Wednesday, February 10, 2010

Birmingham Restaurant Week: Forest Grill

Birmingham Restaurant Week is happening now through February did a little skip-de-loo over the weekend so technically it ran Feb. 1-5, then picked up again for the 8-12. For some reason I was convinced it ran through Valentine's Day weekend, but I was wrong. How crazy would THAT be, anyway? $25 for Valentine's Dinner at the Rugby Grille? BET!

(On a side note, I wonder what they would offer for that pricing? My guess is salmon and short ribs. Ooooooh, lookey that. AND they're the exception to the $25 pricing by charging $35 for their Restaurant Week prix fixe dinner! Tsk tsk tsk. Oh, Birmingam.)

Birmingham Restaurant Week was super-well promoted, too, what with the article in Hometown Life and no website and all. *cough*

Well, anyway. I've been meaning to try Forest Grill in Birmingham for over a year now, as I've been curious to see what Chef Brian Polcyn has been up to at his latest venture, which already received the prestigious recognition of being Hour Detroit's "Restaurant of the Year" for 2009.

If you're an about-town foodie, the name Brian Polcyn should certainly ring a bell. But I will give you a quick Culinary Cliff Notes all the same.

Polcyn trained under the world-renowned Certified Master Chef Milos Cihelka at the Golden Mushroom, blessed be thine name. He also worked at the Lark and opened the acclaimed Pike Street in Pontiac before eventually making his way out to Milford to open the nationally-recognized Five Lakes Grill, which showcased his talents as a charcuterie expert (which refers to the art of salting, smoking, and curing of meats). He has won numerous awards, has been featured in publications all across America, has himself been published, and has also garnered a few James Beard Award nominations (though has yet to see a win...that's okay, it's an honor just to be nominated. Really!). He opened Forest Grill in the summer of 2008 (and has since transformed his old bread-and-butter Five Lakes Grill into Cinco Lagos, a more accessible restaurant serving handmade upscale Mexican cuisine), once again to much immediate acclaim.

The great thing about Restaurant Weeks is that they are a fantastic way to explore new restaurants without breaking the bank. The crappy thing about Restaurant Weeks is that they are a terrible way to introduce a new restaurant. Forest Grill was no exception.

The Charcuterie Assortment De Jour has been calling my name, so even despite the prix fixe menu I insisted on this (luckily my dining partner didn't put up much of a fight there). This is, after all, what Polcyn is known for.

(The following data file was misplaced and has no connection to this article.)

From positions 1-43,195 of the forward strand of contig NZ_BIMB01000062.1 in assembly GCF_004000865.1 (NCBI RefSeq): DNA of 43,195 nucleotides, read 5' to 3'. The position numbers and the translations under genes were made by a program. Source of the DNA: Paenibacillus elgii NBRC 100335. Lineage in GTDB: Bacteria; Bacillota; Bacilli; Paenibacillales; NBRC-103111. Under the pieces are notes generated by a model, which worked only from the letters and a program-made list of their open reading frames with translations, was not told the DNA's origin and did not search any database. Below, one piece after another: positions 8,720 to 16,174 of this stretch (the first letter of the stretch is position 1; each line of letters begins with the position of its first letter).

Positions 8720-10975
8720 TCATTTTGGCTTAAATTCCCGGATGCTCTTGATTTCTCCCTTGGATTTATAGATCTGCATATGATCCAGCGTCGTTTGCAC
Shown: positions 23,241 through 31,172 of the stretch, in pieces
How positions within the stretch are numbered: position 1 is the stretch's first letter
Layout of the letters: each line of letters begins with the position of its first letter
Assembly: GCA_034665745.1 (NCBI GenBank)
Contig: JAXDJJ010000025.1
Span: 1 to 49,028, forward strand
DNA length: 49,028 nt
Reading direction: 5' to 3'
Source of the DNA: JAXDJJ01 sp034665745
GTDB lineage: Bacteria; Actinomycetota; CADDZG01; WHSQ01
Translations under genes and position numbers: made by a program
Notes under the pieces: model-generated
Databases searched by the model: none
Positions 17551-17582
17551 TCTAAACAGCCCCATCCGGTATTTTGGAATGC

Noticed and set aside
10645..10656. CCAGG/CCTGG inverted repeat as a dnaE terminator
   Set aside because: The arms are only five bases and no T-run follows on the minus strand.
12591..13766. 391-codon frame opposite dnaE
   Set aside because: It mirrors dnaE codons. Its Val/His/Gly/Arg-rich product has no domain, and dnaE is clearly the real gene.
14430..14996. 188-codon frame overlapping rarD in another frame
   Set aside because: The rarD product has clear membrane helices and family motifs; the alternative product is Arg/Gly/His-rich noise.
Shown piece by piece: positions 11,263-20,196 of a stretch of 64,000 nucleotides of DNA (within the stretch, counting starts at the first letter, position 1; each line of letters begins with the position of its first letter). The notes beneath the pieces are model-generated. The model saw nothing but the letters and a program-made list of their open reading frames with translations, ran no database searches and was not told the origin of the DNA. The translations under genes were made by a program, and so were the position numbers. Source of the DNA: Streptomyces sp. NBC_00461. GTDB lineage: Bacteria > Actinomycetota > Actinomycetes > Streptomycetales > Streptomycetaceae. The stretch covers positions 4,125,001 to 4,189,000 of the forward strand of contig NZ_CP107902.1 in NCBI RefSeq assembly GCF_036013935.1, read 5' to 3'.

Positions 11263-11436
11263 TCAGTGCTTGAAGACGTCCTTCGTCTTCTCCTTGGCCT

Mmmmmmmm-meat. Salute, salumi! Prosciutto, ham, salame...served with a bunch of other stuff (olives, cornichons) we didn't touch. More meat for the meat-eaters, please! The Charcuterie did not disappoint--and I would highly recommend the Prosciutto de Birmingham with white truffle oil--though I naturally would have enjoyed it infinitely more had there been a big slab of Bra Duro or Pecorino Toscana on the side (cheese). Ah, well. (Note: There is a assortment of cheeses available on the dessert menu.)

The prix fixe Restaurant Week menu ($15 for lunch, $25 for dinner) includes three courses with choices for each. The first course was a choice of Tomato Bisque en Croute or a Baby Heirloom Beet Salad with warm goat cheese, candied walnuts, and petite organic lettuce. My partner and I split the ballot here, with me opting for the salad and she for the soup. The flaky, chewy crust smelled like heaven as it came out, which is lucky: the soup itself tasted like marinara sauce. I'm not even kidding you. Marinara sauce. For confirmation I sought the opinion of another well-versed chef...marinara sauce.

The beet salad was much better, and I did particularly enjoy the fried goat cheese with the slightly bitter greens and the tart vinegar reduction. Granted, I could have just ate them like tater tots, but that's not the point.

The second course was a choice between Lake Superior Whitefish with lemon, capers, artichokes, haricot vert, potato puree, and a tomato confit butter sauce or Veal Cheeks with Parisian herb & Ricotta cheese gnocchi, wilted spinach, and tomato. What do you think I chose?

Disappointment, is what. Well, not really. It was a perfectly tasty dish. Quite good, even. But for this place? Disappointing. I'll let you in on a little secret: veal cheeks taste just like short ribs. Ah, short ribs, old friend, how've you been? Can't seem to get enough of you on a prix fixe menu. *sigh* It was certainly tender with lots of flavor, a rich broth, the gnocchi was good, parmesan added flavor...but overall, I was underwhelmed. This is certainly not their "A" game.